“I’m not buying anymore fabric until I sew through what I have, ” is a statement I make at least every three months. One day, I might actually follow through with it. I have no problem with hording art and craft supplies, but I was running out of storage space. We’ve got a great sized apartment, especially for Brooklyn, but it’s no suburban house with a basement and extra rooms. I have to keep my fabric in the small second bedroom we turned into a craft room, in the company of tubs of spray paint, power drills, and extension cords. For years, I’d been keeping my fabric in boxes sorted by color, the fabric piled in and somewhat folded, but really more wadded up. Searching for fabric involved digging and pulling everything out, which made it difficult to find anything or get ideas. I poked around on the internet and pinterest for storage solution ideas, but most of them seemed to assume I had a large suburban house, or a house at all.
I tested a version of Makezine’s filing cabinet and hanging file folder fabric storage, but I thought the hanging file folders were too flimsy to hold up any substantial amount of fabric. As an alternative, I designed a sturdier version using dowels, and it doesn’t require an actual filing cabinet. My hanging fabric file boxes have totally revolutionized our craft room and made fabric digging so much easier! Here’s my instructions for making your own fabric file box.
Hanging Fabric Storage Boxes
–Plastic hanging file folder boxes with lids, like these. (I used clear ones so I could see my fabric easier and because clear boxes would take up less visual space in the room).
–Wooden dowels. I used dowels that were 3/8″ in diameter. How many dowels depends on how many fabric hangers you’re making. You’ll be able to get about three hangers from one full sized dowel.
–7/8″ Washers. You’ll need two washers per hanger.
–6X1/2 sheet metal screws with a flathead. You’ll need to screws per hanger. It’s important to get flathead screws because rounded screws will bump the edge and prevent easy gliding.
-A ruler, a saw, a drill, and a screw driver.
Here’s a photo of how my system works: the fabric hangers are dowels with a screw and a washer at the end. The fabric is draped over the dowel. It’s a pretty easy process to make, but can be time consuming depending on how many hangers you need. (I think I made about 100). I’d also like to give a quick shout out to the company who designed and made this amazing duck fabric – De Islas.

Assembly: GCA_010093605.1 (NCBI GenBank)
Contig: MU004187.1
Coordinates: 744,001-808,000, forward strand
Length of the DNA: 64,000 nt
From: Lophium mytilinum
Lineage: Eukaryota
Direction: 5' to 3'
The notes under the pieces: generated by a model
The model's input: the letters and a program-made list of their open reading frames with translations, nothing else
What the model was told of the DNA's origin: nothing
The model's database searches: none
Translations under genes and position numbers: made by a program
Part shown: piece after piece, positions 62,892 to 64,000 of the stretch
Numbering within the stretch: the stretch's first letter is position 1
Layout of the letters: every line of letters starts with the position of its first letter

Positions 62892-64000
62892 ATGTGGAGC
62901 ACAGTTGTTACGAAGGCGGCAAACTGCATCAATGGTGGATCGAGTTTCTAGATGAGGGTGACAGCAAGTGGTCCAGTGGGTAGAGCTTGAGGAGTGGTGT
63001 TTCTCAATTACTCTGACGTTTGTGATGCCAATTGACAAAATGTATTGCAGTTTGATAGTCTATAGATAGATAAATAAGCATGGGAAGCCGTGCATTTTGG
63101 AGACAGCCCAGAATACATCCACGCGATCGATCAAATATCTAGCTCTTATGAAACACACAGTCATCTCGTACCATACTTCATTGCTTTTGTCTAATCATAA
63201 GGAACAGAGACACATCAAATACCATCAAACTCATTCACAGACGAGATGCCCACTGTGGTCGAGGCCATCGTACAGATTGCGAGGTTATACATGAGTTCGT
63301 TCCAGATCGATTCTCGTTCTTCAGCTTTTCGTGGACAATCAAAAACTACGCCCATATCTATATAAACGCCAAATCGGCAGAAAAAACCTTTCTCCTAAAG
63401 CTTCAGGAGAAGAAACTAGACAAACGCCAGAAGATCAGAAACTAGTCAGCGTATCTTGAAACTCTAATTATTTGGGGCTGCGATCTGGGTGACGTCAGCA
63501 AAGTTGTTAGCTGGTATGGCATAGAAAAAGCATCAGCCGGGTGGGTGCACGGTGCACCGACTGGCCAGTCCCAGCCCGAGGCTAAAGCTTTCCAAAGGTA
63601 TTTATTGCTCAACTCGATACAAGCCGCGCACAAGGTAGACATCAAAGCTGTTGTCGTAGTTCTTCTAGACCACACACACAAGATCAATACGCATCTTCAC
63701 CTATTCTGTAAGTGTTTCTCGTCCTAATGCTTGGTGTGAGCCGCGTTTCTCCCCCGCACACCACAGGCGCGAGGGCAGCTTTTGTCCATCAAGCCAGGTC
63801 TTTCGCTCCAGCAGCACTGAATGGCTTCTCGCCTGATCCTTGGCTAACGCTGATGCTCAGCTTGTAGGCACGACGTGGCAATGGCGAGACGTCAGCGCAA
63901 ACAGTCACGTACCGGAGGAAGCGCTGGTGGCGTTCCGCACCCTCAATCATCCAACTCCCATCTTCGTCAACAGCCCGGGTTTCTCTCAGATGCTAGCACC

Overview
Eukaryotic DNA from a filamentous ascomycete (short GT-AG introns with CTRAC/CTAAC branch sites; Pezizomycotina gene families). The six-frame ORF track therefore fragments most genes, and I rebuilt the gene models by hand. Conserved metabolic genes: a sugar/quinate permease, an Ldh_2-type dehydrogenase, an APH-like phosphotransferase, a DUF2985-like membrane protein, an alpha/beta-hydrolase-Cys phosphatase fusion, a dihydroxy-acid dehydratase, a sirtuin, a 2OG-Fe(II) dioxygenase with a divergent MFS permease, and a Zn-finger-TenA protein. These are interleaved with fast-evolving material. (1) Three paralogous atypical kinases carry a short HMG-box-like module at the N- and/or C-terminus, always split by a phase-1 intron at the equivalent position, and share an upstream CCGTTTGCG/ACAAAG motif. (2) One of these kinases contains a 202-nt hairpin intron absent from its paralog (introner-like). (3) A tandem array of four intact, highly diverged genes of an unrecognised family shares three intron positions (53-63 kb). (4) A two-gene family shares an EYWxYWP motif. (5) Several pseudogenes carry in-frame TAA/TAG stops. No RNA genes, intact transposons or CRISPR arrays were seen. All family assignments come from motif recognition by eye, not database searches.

Step 1: Measure and cut the dowels.
Plastic file folder boxes have two grooves instead that are designed for the metal hooks on hanging file folders to hang in. You want each dowel to be slightly wider than the width of the inner groove, so it will rest on the edges with a bit of over hang. I made each dowel 12.75″ wide, because that’s the width of a file folder.
Make a mark on your full sized dowels every 12.75″. (You should be able to get three hangers out of a full dowel). After you’ve made all your marks, cut the dowel into pieces using a saw. Use some kind of clamp to hold the dowel in place.
Step 2: Drill guide holes for the screws
This will save you lots of time and frustration later. Using a small drill bit (I think I used a 3/32 bit), drill a hole in the center of the end of each dowel, about 1/2″ into the dowel.
Step 3: Insert the screws and washers
On the each end of each dowel, put a screw into the washer hole. Then put the screw into the guide hole you created. Using a screw driver, twist the screw tightly into place, until you can’t twist anymore.
Step 4: Put your finished hangers in the boxes and add fabric!
I made six of these boxes, and I kept my fabric sorted by color. No more digging! I just have to open the lid and I can see exactly what I have.
Look how neatly these boxes fit on our shelf!